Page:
While preparing for a sermon I would give on July 4th weekend, it never occurred to me that I should mention anything about the secular holiday that would be only two days away from the time I gave my sermon. When I got to church and noticed a rather large banner saying “In God we Trust” with stars and strips on it, I knew it would be a rather glaring omission. After all, as the congregation looked towards the pulpit as I preached, it would be impossible for them to miss this patriotic banner out of the corner of their eye. So I did my best to ad lib a few lines about how Jesus frees us in healing us, etc., which is even greater than the freedoms we celebrate on the Fourth of July every year. Hopefully, the assembly thought that was good enough.
Now, I would love to give a whole sermon on how the political freedoms Americans celebrate have theological underpinnings. After all, the founders could not have insisted on concepts concerning the freedom of man without first understanding that God created man to be free. (Of course, after the Fall, man became in bondage to sin, only to be made free again through Christ on the cross.) So if God intended man to be free and not enslaved, then naturally the systems that govern man should protect man from encroachments on such freedom, all the while condemning as well as possible the sinful aspect of man’s nature. So from this theological understanding of man as both free and enslaved, forgiven and sinful, comes our rare and wonderful constitutional republic that both protects man’s inherent freedom (don’t forget the Bill of Rights all limit government power) as well as protect man from his own sinful nature.
There is such a thing as the American way, and this is it, written into our Constitution. This is nothing to be ashamed of, but instead it rightly should be celebrated, not with a sense of naked nationalism, but with the understanding that what makes this nation’s founding so unique is not its political brilliance as much as the political carrying out of theological truths about the nature of man.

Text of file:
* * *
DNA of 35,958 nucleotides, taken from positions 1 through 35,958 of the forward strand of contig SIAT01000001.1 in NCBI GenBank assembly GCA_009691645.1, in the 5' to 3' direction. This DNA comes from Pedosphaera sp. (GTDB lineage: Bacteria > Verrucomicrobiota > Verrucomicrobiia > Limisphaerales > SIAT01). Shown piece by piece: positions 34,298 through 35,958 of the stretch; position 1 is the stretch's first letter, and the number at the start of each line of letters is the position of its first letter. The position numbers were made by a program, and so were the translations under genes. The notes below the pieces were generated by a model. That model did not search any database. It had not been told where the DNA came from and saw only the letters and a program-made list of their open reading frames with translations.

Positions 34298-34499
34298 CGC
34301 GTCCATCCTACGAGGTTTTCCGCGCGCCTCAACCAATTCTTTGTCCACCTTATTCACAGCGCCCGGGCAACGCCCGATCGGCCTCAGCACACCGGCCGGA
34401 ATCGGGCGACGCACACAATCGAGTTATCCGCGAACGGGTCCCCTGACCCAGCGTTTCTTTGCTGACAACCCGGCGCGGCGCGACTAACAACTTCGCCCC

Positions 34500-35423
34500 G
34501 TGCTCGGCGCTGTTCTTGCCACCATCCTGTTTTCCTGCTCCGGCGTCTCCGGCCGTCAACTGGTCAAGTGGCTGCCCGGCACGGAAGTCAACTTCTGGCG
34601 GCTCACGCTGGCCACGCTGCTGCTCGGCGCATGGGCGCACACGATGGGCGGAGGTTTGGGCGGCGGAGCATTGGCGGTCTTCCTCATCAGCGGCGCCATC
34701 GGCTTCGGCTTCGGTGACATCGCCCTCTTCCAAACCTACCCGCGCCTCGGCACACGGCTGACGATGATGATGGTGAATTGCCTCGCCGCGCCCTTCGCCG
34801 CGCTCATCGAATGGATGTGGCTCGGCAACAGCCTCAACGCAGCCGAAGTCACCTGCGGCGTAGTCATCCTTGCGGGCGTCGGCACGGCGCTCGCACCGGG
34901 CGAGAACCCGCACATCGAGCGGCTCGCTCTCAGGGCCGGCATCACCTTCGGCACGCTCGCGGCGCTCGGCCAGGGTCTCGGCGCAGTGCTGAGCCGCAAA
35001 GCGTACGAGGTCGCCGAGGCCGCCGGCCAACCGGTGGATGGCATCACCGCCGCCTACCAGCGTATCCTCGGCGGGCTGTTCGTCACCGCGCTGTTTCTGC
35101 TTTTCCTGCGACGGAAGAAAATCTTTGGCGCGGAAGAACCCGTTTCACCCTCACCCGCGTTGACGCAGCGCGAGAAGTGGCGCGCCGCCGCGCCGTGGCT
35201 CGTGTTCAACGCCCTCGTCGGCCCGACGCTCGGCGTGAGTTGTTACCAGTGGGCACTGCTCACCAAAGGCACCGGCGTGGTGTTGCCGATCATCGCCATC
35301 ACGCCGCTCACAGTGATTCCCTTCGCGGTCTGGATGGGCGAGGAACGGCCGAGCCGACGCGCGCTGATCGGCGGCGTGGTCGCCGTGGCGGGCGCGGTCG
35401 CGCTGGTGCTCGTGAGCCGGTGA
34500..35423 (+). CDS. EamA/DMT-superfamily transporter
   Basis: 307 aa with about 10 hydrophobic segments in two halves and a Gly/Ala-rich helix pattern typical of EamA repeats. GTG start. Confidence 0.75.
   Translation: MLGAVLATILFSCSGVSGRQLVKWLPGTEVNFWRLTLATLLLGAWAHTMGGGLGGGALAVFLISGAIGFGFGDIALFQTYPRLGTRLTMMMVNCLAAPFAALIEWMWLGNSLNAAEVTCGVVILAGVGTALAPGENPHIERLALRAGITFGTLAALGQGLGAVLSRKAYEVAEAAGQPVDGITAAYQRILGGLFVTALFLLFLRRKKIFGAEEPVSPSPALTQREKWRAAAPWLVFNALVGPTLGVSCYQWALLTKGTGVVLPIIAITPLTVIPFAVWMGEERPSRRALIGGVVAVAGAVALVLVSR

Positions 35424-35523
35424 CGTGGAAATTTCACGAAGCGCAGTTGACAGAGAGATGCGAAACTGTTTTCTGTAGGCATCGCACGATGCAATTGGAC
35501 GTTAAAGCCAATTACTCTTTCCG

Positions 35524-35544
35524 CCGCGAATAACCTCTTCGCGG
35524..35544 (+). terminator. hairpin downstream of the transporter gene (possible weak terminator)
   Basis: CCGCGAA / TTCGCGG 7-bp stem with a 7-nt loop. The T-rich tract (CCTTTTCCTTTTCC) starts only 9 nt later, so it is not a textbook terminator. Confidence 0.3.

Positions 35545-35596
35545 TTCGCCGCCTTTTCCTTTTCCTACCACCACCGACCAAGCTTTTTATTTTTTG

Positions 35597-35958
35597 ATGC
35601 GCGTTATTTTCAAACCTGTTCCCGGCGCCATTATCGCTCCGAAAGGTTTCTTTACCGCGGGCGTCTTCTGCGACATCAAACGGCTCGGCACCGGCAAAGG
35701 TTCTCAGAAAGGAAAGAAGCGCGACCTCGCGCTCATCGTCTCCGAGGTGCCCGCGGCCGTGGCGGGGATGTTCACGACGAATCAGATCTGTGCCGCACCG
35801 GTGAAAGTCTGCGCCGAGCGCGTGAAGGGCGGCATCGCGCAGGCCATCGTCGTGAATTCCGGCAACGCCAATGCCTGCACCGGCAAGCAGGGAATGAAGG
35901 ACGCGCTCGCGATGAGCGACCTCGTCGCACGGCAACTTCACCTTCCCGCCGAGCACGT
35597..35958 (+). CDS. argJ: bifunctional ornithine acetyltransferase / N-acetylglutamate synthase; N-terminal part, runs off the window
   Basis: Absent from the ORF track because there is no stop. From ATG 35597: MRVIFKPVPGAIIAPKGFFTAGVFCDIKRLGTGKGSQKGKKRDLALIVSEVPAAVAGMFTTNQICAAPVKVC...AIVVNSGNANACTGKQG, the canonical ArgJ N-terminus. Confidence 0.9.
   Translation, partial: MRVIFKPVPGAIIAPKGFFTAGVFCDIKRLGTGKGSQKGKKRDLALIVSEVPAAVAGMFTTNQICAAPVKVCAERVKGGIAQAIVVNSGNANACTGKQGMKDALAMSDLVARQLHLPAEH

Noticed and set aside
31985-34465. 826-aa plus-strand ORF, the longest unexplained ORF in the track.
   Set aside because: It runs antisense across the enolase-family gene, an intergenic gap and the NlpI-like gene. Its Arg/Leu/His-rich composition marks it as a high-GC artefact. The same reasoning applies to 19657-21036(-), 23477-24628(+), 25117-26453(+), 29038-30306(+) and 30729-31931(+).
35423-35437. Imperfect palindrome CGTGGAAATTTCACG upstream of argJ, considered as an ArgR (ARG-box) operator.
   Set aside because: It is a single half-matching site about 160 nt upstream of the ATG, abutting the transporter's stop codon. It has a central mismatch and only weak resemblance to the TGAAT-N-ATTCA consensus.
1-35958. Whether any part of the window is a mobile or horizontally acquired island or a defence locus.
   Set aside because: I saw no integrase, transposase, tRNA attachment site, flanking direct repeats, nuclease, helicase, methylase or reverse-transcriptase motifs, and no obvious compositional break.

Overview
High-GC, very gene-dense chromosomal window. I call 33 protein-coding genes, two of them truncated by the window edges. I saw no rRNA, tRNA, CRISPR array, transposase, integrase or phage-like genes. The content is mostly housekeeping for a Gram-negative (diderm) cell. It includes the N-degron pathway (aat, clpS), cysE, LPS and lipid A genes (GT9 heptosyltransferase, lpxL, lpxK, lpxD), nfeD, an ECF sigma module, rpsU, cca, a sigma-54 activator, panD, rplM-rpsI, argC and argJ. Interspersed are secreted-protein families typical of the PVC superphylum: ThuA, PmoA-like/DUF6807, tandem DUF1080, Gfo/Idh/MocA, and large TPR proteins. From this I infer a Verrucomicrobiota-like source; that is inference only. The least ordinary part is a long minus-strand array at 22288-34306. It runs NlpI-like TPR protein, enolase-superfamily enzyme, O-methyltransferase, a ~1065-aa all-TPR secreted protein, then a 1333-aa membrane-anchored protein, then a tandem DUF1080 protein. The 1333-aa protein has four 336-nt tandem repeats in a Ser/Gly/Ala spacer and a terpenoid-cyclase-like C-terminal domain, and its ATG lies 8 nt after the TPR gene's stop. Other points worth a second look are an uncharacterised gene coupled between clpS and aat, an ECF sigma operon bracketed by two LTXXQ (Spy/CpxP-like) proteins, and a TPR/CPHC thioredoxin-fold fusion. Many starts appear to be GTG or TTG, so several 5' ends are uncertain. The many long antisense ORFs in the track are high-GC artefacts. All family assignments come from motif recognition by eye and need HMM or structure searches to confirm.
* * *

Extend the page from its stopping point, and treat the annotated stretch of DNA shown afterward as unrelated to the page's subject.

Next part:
So why, then, has Superman stopped fighting for the “American way?” Having watched Superman IV in the past 12 months, I was struck by two things: how much worse it was than what I remember as a 12-year-old, and how clearly Reeve’s Superman stood for defending America. (The anti-nuclear proliferation idealism in that movie is rather silly, however.) The same was true after I watched Rocky IV; James Brown’ rendition of “Living in America” simply would not be filmed in today’s Hollywood studios. Having never read the Superman comic book, I am only learning now how prominent that theme is throughout the series, that Superman’s whole identity is rooted around preserving the noble values that America stands for. Yet, in “Superman Returns”, the phrase was purposely ignored by the writers and hinted at bitterly and cynically when the newspaper’s editor says, “Whatever happened to ‘truth, justice, and all that stuff?” or something along those lines. It seems even Superman has turned postmodern, skeptical of standing for the most basic values Americans cherish. I know the trend for comic book movies has been to turn dark (a change I welcome), ushered in by Tim Burton’s first Batman. But what good are comic book heroes if they do not fight for the values America excels at defending, in ideal if nothing else?
When I said I did not want to see the movie because of this blatant swipe at America, my fiancée reminded me that I loved the new Batman movie, which also took a turn towards the dark cynicism of postmodernism. But in thinking about it, Batman and Superman represent very different things. (I never thought I would make the following analysis.) Batman, a self-made hero of sorts, is more about conquering the inner demons that haunt him, and using the pain inside of him to help those in need. Superman is not even human, and seems to have chosen America to defend because of the goodness he experiences in the heartland, my fiancee’s home state of Kansas.
For those of you who aren’t like Comic Book guy on The Simpsons, you’re a lot like me. I could care less about owning Spiderman #1 (except for the monetary value), and I couldn’t tell you how many X-Men there are. But I do know that a $250 million movie assumes a place in speaking for and to the culture. Superman has officially become an America doubter like so many in Hollywood who doubt the greatness of America, who don’t trust its history or values, and who do not see the need for there to be an American defender any longer. Yes, no doubt the writers of the movie feel the world needs Superman to defend them against America more than America needs Superman to defend itself against the world.